Special Coverage

Home

Will We Discover "Earth's Twin" This Year?

NASA's Kepler Space Telescope has found more than 2,300 potential planets since its March 2009 launch. Although astronomers have found a number of exoplanets that share one or two key traits with our planet, including size or inferred surface temperature, a true "alien Earth" has yet to be discovered. Scientists have claimed that Earth's twin will be discovered at some point in 2013.

Posted in: Question of the Week

Read More >>

If You Could Afford the $750 Million Ticket, Would You Take the Trip?

This week's Question: Using existing hardware as well as specifically designed spacesuits and landers, a new space company called Golden Spike hopes to offer private trips to the Moon before 2020.

Posted in: Question of the Week

Read More >>

Will Curiosity Identify Signs of Life on the Red Planet?

When John Grotzinger, project scientist for the Mars Curiosity rover, stated that a recent discovery could be "earthshaking ... one for the history books," many speculated that the rover had discovered organic material, which could indicate life on Mars. NASA has since said that these kinds of rumors are incorrect.

Posted in: Question of the Week

Read More >>

Will We Be a "Spacefaring Nation?"

NASA's Chief Technologist Mason Peck delivered the keynote address, "Technology and the Future," at the NASA Innovative Advanced Concepts (NIAC) Fall Symposium in Hampton, Virginia. The speech showed that Peck envisions a "spacefaring nation" where our relationship with spacecraft, space hardware, or data from space is as strong as our current relationship with the Internet, smartphones, and personal computers. He believes that the new relationship could boil down to "killer apps," space tourism, or space medicine. Identification of this type of app is "close," according to Peck. Will our relationship with spacecraft soon be as strong as today's technologies like the Internet and smartphones?

Posted in: Question of the Week

Read More >>

Will Drones Beam Wi-fi from the Skies?

If a future hurricane causes power outages, regulators say they could float wireless antennas from balloons or drones to solve problems with telecommunications networks. The Federal Communications Commission is exploring the use of such airborne technology to restore communications after disasters. Beaming 3G or Wi-Fi signals may be especially helpful for first responders after a hurricane. There are still questions, however, of how the technology would be implemented. Commercial wireless providers have never used such technology to serve customers after a disaster. Drones, too, would need to comply with federal aviation regulations, and floating wireless equipment could interfere with signals at cell phone towers.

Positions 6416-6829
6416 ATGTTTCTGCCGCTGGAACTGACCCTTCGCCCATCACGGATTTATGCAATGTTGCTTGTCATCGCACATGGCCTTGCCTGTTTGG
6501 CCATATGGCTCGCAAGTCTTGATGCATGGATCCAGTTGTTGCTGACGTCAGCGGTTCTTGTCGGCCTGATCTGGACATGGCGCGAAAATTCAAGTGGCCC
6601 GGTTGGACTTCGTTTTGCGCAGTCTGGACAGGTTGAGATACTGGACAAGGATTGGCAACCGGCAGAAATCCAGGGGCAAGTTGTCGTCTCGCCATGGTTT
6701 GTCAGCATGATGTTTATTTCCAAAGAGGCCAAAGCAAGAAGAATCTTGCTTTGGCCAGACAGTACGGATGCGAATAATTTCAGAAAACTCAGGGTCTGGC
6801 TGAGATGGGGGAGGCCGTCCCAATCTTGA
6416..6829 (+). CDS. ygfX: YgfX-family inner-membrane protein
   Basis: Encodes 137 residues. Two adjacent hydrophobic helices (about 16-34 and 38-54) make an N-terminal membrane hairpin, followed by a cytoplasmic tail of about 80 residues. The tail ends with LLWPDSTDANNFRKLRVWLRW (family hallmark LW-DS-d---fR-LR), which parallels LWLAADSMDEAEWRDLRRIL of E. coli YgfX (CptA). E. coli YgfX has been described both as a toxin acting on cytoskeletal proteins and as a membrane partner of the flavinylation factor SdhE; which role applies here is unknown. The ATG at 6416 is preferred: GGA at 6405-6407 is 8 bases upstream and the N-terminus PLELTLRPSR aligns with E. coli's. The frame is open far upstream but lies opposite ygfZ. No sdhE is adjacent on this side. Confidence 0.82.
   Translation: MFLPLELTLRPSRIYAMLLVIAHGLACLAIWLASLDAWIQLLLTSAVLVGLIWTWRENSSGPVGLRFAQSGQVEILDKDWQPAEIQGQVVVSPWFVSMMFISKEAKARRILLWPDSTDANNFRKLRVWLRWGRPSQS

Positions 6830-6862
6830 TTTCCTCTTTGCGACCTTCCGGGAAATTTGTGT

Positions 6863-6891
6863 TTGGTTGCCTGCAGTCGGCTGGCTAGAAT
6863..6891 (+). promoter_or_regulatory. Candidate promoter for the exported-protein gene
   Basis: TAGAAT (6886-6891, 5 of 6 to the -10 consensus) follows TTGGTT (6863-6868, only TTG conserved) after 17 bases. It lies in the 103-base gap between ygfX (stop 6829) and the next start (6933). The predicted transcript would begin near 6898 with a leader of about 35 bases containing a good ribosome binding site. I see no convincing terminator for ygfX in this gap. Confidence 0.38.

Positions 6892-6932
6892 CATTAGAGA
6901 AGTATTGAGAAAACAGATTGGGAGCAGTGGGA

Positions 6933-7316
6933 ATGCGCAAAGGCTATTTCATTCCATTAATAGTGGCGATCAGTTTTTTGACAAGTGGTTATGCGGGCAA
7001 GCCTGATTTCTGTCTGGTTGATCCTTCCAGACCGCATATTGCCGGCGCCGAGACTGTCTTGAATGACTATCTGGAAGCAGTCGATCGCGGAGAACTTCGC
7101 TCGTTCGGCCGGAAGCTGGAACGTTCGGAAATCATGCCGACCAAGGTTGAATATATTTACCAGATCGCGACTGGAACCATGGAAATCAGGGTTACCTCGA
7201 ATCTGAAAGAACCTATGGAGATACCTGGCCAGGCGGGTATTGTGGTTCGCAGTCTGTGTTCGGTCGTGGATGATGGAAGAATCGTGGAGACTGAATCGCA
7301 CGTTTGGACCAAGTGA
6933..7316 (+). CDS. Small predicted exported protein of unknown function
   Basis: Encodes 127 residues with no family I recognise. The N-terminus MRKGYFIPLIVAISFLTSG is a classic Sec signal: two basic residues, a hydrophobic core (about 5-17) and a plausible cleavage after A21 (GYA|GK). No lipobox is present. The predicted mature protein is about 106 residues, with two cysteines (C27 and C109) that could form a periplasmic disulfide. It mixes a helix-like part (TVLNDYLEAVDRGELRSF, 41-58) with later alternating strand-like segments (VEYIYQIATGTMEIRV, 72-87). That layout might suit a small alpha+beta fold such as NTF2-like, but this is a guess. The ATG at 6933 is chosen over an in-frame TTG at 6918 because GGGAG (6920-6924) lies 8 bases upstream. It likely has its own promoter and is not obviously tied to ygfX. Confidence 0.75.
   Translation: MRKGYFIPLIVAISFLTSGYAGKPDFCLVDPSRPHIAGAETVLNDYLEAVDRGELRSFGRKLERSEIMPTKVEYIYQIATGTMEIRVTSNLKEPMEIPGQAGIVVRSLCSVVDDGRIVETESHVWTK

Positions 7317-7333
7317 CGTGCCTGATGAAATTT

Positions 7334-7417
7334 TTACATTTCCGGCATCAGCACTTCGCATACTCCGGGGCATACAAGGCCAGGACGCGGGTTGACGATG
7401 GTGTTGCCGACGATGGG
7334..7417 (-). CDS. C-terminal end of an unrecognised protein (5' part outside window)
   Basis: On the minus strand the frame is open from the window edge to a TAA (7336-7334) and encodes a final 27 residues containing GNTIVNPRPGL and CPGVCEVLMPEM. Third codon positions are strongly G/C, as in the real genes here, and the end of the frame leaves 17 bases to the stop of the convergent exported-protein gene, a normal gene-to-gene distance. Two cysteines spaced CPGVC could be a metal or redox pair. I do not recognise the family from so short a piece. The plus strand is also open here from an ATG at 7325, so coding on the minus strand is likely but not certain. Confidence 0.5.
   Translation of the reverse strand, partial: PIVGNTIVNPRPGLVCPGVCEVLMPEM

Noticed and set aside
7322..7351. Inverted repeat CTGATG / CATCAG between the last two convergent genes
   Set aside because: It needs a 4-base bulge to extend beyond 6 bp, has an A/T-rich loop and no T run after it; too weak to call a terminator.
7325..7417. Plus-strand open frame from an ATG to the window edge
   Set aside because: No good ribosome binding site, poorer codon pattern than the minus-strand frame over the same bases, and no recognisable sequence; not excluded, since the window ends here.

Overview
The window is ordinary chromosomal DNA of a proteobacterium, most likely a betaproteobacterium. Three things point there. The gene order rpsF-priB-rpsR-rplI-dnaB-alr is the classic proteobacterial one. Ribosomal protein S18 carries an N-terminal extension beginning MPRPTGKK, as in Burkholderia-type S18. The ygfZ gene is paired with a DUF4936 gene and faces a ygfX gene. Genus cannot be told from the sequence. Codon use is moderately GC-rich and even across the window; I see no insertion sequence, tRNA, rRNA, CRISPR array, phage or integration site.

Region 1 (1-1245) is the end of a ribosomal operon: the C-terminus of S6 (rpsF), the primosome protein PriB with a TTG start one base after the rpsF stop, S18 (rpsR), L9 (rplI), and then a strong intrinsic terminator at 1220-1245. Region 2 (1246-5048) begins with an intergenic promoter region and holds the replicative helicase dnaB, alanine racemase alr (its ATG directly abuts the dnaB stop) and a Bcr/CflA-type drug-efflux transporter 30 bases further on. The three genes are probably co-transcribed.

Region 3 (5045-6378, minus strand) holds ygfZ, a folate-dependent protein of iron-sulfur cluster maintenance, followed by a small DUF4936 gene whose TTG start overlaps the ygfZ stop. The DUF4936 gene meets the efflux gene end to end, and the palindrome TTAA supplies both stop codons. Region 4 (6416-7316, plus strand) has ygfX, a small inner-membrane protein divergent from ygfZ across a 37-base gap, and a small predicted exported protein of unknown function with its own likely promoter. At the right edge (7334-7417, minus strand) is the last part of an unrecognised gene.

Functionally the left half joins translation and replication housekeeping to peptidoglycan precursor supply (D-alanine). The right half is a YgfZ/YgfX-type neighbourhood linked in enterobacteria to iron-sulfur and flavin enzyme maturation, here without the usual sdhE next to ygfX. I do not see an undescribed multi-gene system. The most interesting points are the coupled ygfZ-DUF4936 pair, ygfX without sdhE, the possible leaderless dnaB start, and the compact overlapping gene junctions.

Posted in: Question of the Week

Read More >>

Will That Be Our Best Idea?

A new asteroid-deflecting idea proposes that paintballs shot into space could prevent a dangerous asteroid from colliding with Earth. The initial force from the paintballs would veer the asteroid slightly off course. The paint resulting from the splattered pellets would more than double the asteroid's sunlight reflectivity. The increase of photons bouncing off the rock's surface would enhance solar radiation pressure and bump it further off course. The strategy, unveiled in October, won the 2012 Move an Asteroid Technical Paper Competition, sponsored by the United Nations' Space Generation Advisory Council.

Posted in: Question of the Week

Read More >>

Will We See a Greater Use of 'Beaming' Avatar Technology?

Researchers successfully tested a beaming technology that allowed humans and a rat to interact through virtual reality avatars. Using digital representations of themselves, the researchers enabled the rat to interact with a rat-sized robot controlled by a human participant in a different location. Similarly, the "virtual" human participant interacted with a human-sized avatar controlled by the movements of the distant rat. The researchers say that the ability to digitally transport a representation of a person to a distant place could help scientists study behavior in new ways.

Posted in: Question of the Week

Read More >>